Majestic Dv360 lp conversion
I got a call to troubleshoot a majestic dv360 that the homeowner had "someone" convert from NAT to LP. The issue is that the pilot flame is big and yellow. It has the proper orifice (62) and the pressure is good.
Common sense is NOT common !!!
Check the out pressure while unit is running to confirm that they changed the valve head. If pressure is good, the pilot is not getting enough air. clean pilot thoroughly.
Thanks Vader. They "supposedly" installed the conversion kit, but I did not have have my torx security bits with me to verify the proper installation.
This is why I hate curing "tinkeritus"!
I did notice that the main burner did not turn down when I tried to adjust the main flame. It is a SIT 820 valve. I will have to make a return appearance in the next few days and would like to be armed with all the ammunition that HVAC Talk can offer!!! :-)
I agree with verifying primary aeration first. I would remove the pilot orifice spud and visualize the bore of the pilot burner down to the primary aeration port below. With the pilot tubing disconnected from the valve, you can blow the entire tubing clear including the pilot burner. Verify the correct pilot orifice again and replace PMI. You can use an old pilot tube compression adapter and a short tube to make an adapter to your manometer for direct pilot pressure readings right out of the valve. Since the house line pressure translates directly to the pilot pressure minus the pressure drop of the piping, this is a major determinant to your pilot flame. You can have a partial obstruction in the valve vestibule or knob that restricts gas flow to the pilot while the inlet pressure into the valve is spec. Also, there is a small cotton filter between the valve vestibule and the pilot tube attachment. If this gets clogged with moisture, condensibles, or particulates, you will have to replace the valve as it is not field serviceable. That's why I like to get a direct pressure reading right out of the valve to the pilot and compare with line pressure. When I say line pressure, I mean before the SIT valve. Those pressure taps on the valve see about a 1wci drop.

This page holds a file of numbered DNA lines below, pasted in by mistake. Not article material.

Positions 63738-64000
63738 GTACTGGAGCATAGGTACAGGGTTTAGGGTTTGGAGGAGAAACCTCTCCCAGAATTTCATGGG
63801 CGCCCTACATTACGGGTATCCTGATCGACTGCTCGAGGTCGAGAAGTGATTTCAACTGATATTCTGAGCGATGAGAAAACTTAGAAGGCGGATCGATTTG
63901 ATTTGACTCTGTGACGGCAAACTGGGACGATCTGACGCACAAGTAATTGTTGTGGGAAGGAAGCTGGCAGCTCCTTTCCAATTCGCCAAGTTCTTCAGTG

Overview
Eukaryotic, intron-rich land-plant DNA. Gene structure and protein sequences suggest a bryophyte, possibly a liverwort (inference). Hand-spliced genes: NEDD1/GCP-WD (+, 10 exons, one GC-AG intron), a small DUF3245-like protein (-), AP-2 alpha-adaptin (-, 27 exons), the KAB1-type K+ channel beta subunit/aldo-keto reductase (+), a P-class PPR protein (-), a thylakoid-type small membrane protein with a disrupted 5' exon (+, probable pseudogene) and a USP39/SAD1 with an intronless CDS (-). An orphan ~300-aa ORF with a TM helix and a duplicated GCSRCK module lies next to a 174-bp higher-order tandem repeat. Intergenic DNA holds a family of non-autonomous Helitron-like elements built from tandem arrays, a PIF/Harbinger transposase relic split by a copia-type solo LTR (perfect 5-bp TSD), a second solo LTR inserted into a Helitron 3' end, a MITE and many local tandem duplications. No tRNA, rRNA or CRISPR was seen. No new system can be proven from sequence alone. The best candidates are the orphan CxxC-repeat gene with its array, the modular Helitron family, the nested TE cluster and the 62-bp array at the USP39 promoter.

If the gas inlet pressure under full load is acceptable, and there is no appreciable restriction through the SIT valve, I'd probably replace the entire pilot assy.. Keep in mind pressure, as measured with a manometer, does not guarantee flow. A manometer can read adequate pressure but a restriction may not allow sufficient flow.
Keep the fire inside the fireplace.
Thanks Hearthman!!! I have never read what the pressure to the pilot is supposed to be......now I know.
This is a newly fired fireplace that sat unused for 5 years. I replaced the orifice with another with the same number with no difference. I did take out the pilot orifice and looked inside, but could not see any obstructions. I carry a couple of those pilot assemblies in my service truck and will hook one up to the valve to see what happens after checking the pilot pressure at the valve.